Places & Spaces | Week 9 With Portraits of Birmingham

The Places & Spaces project is getting more and more complicated as the weeks go on. I've hit the stage where I'm done asking my friends to shoot random portraits with me. Moving forward I want to do something a little more planned, and risky. I want the photos in some way to help people, rather they be creatives, or just someone who needs dope shots to further advertise their business. My thought process is that once they see how quality images reach a bigger audience that they'll come back hoping to shoot in the future.

This week I had an idea for a Winter styled yoga shoot, it wasn't an original idea, I was inspired through instagram and later Google, but I still thought it would be dope. I had a few people I reached out to, but no response. I did everything through social media, and maybe that's where I'm failing. I need to get out more, especially if my idea is based on businesses... Why not visit the businesses? Questions I wish I would have asked myself earlier in the week... You live in you learn I guess.

Incase you all didn't know, Tuesday is the last day of the project week, and I was had yet to find anyone to shoot. I fired off a few tweets and last minute instagram post, but to no avail. I'm still confused on why people wouldn't take advantage of free portraits, but thats another paragraph...

I had no one to shoot, and to be honest I was out of people to ask. I had a crazy idea to go to Downtown Birmingham and shoot random people, perhaps get someone to do a mini shoot with me. It seemed like a smart idea, until I arrived and saw it was a ghost town. It just so happened to be a snowstorm, so I was pretty much fucked.

I walked around a bit, I noticed a employee of a local bar shoveling snow, I wanted to approach her and ask if she'd be interested in doing a many shoot, you know snapshots of her in between, but I was too afraid ask, I told myself that she was too busy working anyway, so instead I just took some random shots from a distance of her... You can guess how those turned out.

That was a missed opportunity, and it was getting late. I noticed at that point that I couldn't be afraid to talk to people, this isn't street photography, I'm not trying to remain invisible, I want people to see me, I want them to see me taking a picture of them, not for a moment, but so they can pose and give me their best look. So I thought I'd try something different, everyone that walked passed me I was going to ask them if they mind taking a picture. I didn't know how the picture would turn out, and I didn't plan to do anything super creative. But to break the ice, and to get comfortable with people this was my assignment for the day.

The first few people told me no, discouraging, but I didn't give up, they were females, and to a certain extent I can see how my request may have been a little weird. After a few more no's I decided to work on my pitch, it went from being some long run on sentence to a simple "Hey would you mind taking a picture for my website, I really like you...*insert whatever I liked*". That seemed to work, there weren't many people outside so I did a little walking before I found people who actually said yes.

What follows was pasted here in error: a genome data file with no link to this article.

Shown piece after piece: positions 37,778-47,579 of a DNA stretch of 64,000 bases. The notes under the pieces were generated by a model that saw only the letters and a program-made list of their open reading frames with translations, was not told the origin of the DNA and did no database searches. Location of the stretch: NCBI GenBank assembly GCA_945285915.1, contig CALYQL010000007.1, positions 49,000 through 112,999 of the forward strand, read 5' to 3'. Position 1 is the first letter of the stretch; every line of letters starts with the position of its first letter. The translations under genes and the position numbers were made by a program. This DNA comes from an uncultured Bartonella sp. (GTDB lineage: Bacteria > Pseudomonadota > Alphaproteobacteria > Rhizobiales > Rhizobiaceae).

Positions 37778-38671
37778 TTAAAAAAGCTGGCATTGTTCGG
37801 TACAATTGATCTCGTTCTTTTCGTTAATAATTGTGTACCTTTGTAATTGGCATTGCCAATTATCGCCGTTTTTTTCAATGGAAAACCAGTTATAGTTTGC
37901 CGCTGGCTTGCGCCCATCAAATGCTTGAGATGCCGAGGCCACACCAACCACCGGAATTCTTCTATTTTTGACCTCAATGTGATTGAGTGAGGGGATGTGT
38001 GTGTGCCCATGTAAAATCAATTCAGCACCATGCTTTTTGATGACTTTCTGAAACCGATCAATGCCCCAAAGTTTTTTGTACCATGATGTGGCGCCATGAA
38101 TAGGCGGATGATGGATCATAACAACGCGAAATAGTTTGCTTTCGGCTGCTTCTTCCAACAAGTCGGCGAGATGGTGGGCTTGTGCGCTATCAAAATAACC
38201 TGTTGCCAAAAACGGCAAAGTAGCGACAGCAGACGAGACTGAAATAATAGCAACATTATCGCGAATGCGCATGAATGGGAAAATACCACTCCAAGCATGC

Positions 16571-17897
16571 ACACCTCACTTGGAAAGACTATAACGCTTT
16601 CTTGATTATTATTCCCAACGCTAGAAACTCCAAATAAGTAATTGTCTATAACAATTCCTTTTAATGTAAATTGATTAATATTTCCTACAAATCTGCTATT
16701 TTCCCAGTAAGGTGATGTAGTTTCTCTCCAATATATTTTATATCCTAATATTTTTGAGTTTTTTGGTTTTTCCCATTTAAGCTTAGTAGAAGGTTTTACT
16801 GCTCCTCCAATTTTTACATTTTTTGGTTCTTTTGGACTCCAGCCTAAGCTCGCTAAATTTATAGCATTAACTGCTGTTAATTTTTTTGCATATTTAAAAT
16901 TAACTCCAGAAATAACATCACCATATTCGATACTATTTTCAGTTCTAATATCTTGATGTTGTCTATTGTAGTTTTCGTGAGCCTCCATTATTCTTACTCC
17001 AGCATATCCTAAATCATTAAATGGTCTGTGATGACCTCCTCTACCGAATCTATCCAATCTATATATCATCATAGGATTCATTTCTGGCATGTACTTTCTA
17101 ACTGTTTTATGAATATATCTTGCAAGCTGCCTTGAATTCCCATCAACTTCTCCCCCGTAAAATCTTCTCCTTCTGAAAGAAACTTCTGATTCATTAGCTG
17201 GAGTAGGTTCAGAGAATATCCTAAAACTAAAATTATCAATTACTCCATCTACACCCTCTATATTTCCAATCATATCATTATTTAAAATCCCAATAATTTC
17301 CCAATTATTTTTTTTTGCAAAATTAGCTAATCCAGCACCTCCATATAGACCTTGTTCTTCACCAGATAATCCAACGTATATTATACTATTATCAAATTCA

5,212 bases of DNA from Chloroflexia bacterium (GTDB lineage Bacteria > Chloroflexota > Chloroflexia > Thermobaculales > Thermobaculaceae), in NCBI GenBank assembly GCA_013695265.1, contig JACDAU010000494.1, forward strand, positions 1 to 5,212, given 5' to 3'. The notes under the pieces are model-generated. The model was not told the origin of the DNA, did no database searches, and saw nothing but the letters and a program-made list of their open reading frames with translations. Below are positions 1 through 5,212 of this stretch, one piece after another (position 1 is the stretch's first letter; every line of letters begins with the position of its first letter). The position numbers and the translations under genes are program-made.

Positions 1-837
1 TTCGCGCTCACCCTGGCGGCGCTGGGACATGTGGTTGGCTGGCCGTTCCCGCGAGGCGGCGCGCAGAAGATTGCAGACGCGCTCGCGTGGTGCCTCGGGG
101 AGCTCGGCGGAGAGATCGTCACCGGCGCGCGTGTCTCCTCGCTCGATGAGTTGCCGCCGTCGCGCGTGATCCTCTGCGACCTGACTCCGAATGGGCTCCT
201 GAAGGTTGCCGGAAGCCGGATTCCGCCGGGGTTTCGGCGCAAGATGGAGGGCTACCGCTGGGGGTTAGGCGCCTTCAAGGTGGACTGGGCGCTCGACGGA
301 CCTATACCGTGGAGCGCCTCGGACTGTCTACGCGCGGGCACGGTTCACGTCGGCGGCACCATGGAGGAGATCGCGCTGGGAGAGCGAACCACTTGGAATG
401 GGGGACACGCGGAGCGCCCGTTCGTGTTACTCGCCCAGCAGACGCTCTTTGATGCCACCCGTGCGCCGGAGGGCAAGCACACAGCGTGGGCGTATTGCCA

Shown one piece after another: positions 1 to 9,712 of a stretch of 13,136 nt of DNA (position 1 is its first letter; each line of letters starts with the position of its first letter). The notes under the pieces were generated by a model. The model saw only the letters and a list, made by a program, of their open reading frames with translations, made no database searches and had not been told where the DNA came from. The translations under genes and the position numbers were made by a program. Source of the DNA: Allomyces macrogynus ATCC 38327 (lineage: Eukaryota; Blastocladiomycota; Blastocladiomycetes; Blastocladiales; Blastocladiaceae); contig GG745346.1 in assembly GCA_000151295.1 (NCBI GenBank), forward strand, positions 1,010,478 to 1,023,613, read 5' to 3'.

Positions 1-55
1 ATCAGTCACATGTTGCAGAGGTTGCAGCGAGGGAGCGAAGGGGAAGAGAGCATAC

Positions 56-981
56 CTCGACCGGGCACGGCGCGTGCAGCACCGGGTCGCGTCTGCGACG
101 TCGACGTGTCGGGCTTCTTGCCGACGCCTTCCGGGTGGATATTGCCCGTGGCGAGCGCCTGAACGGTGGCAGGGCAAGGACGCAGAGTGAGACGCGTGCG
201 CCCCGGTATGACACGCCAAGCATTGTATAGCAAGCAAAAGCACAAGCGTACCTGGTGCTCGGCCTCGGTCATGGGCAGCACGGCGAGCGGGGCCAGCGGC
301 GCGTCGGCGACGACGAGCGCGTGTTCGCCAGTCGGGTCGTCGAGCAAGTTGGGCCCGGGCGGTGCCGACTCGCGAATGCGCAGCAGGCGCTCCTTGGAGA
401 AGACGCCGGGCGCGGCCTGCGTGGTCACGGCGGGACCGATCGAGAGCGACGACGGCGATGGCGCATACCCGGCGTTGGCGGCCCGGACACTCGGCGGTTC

The first person to give me the okay was a gentleman waiting at a bus stop. He had some funky clothing, I was shooting with a 50mm TCL conversion lens on my Fuji X100T so I couldn't capture all of this, but I still liked how the shot came out. Despite it being less than 30 seconds these were some of the best upclose street images I've ever taken. The light was good, him as a subject was good and I was happy with the results. The poor photojournalist in me didn't get his name or give him a card, but I did gain confidence. After that whatever fear I had was just gone, I started to ask a few more people and I got some yes and no's, some shots I was happy with, other's I could care less about. I took away a lot from this brief experience. It had nothing to do with portraits or this project, but more with communication. My entire photography career has been generated on the streets, I feel that's where my best work is created and naturally what I learn from street photography gets translated into whatever other work I do. By talking to these people I realized that I don't always need to remain inconspicuous, people want to be photographed, it makes them feel good, and honestly it just gave me another opportunity to to push my brand. I received notoriety, in situations where I would naturally be invisible. Moving forward if I capture a great moment of someone, or I see an individual who really catch my eye, I'm going to stop them, let them see their image, or ask if I can take it, the worst they can do is say no, and the best thing that can happen is that they'll be interested in what I'm doing, check out my website and be a long term reader... I'll take those odds anyday.

In terms of my project, it may have not been the Yoga shoot that I wanted, but the education I received from "Portraits of Birmingham" has been equally as beneficial. Moving forward I need to sell the brand more when doing these sessions, hit up a few venues, networking events or even Yoga classes. Social media is a big part of photographer's business, but the odd fashion way may be a little more effective since no one else is currently doing it. Get out there, talk to people, introduce yourself and be seen. Thanks all.

I posted below some of my favorite from the series, check them out, then read the next few paragraphs to see what I took from this experience. You can find the entire Places & Spaces series below, as well as directions to the location from this weeks shoot.



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